Sunday, February 17, 2008

"Hey, did you go to Carleton?"

For whatever reason, I seem to hear this question quite often when I am wearing the attire of my alma mater. Karen is amazed at the number of random places where people, seeing me wearing a Carleton shirt, ask me if I actually attended the college in Northfied, Minnesota. The encounters have occurred in many different situations including, while eating lunch in Maui just before exploring a volcano, during a hike in Rocky Mountain National Park on a trip to Boulder, and while seeing the terra cotta soldiers in Xi'an. Of course, there have also been a lot of Carleton call outs during my eight years in the Bay Area, including shout-outs on the streets of San Francisco and a few brief exchanges in various locations in Wine Country. You might think that my entire wardrobe consists of college gear, but, in reality, I only have a t-shirt and a sweatshirt. (Okay, I do have more Carleton shirts lying around, but none that I ever wear; I doubt the '89-'90 Third Myers floor t-shirt even fits anyway.)

Yesterday, while wearing my Carleton sweatshirt, I went over to the Ferry Building's Saturday morning farmers' market in search of some Fatted Calf bacon. While wandering around the stalls, I was asked not once, not twice, but three separate times in the course of an hour if I attended the small liberal arts college. One of the people who asked me, Dave, is actually a vendor at the market. After procuring some bacon, I stopped by his booth, Andante Dairy, to check out his offerings and picked up some butter, which was hand-churned by Dave himself. After trying some of the butter on some crusty bread that I picked up from the Acme Bread Company, I can attest to the quality of this delectable, creamy, high-fat content butter. I'll definitely go back for some more butter in the future.

One place where I haven't gotten a Carleton shout-out is in Europe, even though I've been there almost a dozen times over the past few years. I guess that it's a function of me not really wearing much Carleton gear during my business trips over to the Continent. Perhaps I'll have to include one of my Carleton shirts to wear during one of my forays into Heidelberg after working hours. I'll let ya know when happens.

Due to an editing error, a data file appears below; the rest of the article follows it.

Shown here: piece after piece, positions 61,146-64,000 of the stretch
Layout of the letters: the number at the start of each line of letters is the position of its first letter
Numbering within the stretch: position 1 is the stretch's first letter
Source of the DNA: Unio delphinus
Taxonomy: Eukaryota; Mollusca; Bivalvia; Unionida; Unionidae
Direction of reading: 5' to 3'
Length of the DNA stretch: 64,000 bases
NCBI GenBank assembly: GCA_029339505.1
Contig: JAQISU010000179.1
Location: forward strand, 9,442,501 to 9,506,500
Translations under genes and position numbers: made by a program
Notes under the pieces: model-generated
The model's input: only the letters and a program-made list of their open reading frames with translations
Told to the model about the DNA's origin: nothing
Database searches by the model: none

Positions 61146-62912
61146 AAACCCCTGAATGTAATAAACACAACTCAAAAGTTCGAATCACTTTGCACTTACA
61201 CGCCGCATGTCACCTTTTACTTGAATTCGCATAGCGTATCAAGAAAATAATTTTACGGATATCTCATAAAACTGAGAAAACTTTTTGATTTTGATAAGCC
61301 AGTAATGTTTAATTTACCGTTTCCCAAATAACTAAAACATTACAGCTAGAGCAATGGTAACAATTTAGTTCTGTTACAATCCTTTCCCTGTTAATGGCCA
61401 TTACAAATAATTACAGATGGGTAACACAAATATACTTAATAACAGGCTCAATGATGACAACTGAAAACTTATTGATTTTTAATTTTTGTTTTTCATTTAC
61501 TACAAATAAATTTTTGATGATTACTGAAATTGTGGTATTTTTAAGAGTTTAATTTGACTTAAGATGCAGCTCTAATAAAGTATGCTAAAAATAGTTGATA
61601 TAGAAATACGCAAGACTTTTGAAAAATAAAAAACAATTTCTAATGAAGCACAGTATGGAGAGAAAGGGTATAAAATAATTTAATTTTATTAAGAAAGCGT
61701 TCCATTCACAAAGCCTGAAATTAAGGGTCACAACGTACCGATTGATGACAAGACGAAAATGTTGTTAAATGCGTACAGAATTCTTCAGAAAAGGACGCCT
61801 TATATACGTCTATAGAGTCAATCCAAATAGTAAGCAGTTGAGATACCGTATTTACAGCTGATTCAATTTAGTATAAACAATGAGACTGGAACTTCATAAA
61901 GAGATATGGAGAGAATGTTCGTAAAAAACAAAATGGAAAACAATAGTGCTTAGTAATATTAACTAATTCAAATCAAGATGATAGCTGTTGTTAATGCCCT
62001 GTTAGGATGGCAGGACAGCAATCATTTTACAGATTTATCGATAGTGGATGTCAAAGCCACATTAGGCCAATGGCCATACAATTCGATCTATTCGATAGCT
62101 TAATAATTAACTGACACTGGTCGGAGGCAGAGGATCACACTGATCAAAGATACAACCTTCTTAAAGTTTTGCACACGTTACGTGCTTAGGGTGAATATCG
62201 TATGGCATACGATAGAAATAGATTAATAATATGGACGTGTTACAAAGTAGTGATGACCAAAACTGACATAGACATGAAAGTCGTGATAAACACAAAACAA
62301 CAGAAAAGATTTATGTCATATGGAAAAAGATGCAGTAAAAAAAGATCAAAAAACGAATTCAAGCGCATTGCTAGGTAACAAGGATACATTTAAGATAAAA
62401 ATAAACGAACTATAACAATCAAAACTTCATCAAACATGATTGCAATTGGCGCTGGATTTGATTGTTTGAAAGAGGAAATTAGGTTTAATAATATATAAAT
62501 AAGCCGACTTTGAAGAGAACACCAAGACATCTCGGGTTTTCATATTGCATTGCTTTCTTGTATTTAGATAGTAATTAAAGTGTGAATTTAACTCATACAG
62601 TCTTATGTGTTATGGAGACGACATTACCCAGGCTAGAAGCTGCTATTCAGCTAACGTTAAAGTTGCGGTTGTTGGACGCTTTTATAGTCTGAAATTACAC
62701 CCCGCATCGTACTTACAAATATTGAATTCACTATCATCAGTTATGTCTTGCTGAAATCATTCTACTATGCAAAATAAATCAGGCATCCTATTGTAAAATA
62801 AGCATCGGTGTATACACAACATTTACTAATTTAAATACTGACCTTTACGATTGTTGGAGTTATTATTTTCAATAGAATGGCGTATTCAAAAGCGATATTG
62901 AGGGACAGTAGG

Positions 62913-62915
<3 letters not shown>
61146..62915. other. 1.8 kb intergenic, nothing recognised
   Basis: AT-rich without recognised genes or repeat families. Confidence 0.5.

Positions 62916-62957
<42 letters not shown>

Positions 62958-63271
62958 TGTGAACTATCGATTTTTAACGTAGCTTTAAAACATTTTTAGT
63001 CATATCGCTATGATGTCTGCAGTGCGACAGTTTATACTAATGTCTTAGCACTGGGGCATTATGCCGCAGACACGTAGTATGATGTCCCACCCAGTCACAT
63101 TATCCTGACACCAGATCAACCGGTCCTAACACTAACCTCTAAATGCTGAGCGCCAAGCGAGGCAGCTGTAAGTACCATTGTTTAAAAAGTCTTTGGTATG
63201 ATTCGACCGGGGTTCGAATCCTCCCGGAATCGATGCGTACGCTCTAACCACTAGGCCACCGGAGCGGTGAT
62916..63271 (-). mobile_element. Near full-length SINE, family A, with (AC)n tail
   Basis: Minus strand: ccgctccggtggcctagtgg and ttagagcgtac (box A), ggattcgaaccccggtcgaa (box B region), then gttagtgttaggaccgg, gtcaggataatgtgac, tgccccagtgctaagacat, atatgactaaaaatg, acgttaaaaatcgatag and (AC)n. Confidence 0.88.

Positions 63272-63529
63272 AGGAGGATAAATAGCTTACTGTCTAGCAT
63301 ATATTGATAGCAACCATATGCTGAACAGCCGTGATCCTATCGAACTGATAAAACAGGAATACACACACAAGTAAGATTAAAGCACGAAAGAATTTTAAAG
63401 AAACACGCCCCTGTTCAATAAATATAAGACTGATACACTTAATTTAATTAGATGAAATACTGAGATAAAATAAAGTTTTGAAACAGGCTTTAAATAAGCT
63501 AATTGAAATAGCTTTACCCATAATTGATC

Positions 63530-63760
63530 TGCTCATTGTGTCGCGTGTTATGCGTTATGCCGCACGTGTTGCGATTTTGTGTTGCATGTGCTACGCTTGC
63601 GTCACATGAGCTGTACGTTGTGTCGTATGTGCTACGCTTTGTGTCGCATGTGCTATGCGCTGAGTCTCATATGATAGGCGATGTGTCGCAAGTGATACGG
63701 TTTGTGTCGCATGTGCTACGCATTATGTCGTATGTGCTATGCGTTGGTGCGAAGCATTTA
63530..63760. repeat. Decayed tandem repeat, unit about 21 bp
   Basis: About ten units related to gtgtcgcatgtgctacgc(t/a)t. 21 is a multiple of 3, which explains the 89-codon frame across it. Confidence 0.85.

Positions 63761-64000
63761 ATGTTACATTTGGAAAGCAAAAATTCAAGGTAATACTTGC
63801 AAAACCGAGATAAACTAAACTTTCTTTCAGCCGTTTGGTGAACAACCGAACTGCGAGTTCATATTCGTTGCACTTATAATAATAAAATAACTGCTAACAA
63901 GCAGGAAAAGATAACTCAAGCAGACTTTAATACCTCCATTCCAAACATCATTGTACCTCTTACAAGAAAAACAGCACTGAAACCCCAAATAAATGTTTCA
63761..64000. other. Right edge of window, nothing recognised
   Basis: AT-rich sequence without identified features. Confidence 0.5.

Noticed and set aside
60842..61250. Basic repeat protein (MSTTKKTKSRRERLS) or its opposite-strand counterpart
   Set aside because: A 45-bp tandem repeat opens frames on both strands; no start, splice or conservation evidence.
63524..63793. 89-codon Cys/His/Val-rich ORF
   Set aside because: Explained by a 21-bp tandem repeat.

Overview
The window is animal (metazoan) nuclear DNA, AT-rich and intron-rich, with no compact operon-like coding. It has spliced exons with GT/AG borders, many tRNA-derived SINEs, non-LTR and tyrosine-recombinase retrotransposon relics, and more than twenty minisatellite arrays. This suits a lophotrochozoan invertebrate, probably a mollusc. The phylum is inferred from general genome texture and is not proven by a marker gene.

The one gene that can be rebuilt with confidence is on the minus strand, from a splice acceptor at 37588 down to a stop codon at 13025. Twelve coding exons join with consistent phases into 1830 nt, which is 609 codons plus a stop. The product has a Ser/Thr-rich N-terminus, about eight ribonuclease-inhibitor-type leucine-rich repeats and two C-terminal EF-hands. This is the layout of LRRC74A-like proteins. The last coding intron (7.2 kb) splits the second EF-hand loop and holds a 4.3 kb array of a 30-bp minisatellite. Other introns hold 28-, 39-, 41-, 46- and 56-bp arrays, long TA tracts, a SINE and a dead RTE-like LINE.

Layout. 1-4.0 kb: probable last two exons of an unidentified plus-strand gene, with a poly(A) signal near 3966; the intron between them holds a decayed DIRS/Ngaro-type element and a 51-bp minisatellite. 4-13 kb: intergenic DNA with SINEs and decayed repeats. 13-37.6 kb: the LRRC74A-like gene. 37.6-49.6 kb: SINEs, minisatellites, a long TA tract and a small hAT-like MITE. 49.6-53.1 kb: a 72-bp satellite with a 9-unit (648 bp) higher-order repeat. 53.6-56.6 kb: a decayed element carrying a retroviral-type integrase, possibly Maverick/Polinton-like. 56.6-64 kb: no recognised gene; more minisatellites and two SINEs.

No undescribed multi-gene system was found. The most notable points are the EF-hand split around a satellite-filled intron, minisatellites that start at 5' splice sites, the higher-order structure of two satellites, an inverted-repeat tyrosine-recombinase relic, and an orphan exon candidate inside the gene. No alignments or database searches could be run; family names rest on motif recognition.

Saturday, February 16, 2008

A Foodie in Stockholm

Around these parts, when work gets busy, blogging gets slow. Unfortunately, it's been quite busy at work lately. However, now that a long weekend is here (a three day weekend of my own creation as Presidents' Day isn't a work holiday for me), I thought that I would take the opportunity to catch up on my backlog of posts.

As you may recall, I paid a visit to Sweden late last year. For the most part, the trip was packed with work, but I was able to break free one day to do some sightseeing around Stockholm. Despite the less than perfect weather, my colleague Dan and I roamed around the city center, taking in a number of historic sites in the Gamla Stan (Old Town), including the Royal Palace, the 700-year-old Riddarholmen Church (which, unfortunately, was closed), and the famous statue of St. George and the Dragon. We also wandered by the Den Gyldene Freden restaurant, the site of a workshop dinner a few nights earlier. With minimal changes since 1722, Der Gyldene Freden is a living example of a 18th century restaurant. Unfortunately, I can't say that I liked the food very much - the bleak roe appetizer and arctic char entrée were rather bland and left me wanting for some spices.

Toward the end of the short afternoon (short indeed, as the sun set around 3:30pm), we stopped by the famous food market Östermalms Saluhall,

Like the Ferry Building Marketplace in San Francisco, the Östermalms Saluhall market is a collection of various food shops and cafés housed under a single roof. Similar to its Bay Area counterpart, this food marketplace targets the higher-end of the culinary spectrum. For example, check out this refrigerated case:

Crab, foie gras, and beluga caviar - you'll need a hefty wallet to shop out of that case.

Of course, there are more mainstream foods available as well, such as beautifully marbled cuts of beef:

Seafood is a big part of the Swedish diet, and this market offers up an ample selection of both fish and shellfish.

You can even buy yourself a tasty anglerfish if you so desire.

Of course, you can't live on meat alone (at least not healthily anyway): the Saluhall market also offered a large assortment of vegetables and fruit, undoubtedly imported from some warmer climes.

I even found some miniature pineapples. These grenade-sized fruit made me think of, well, grenades.

And for those people who think dessert is the best part of a meal, the Saluhall market also had plenty of sweet treats.

It was definitely a cool site to visit, a spot that all foodies visiting Stockholm should consider putting on their list of places to see. Perhaps next time, I will see if I can find myself a can of surströmming to bring back as a souvenir.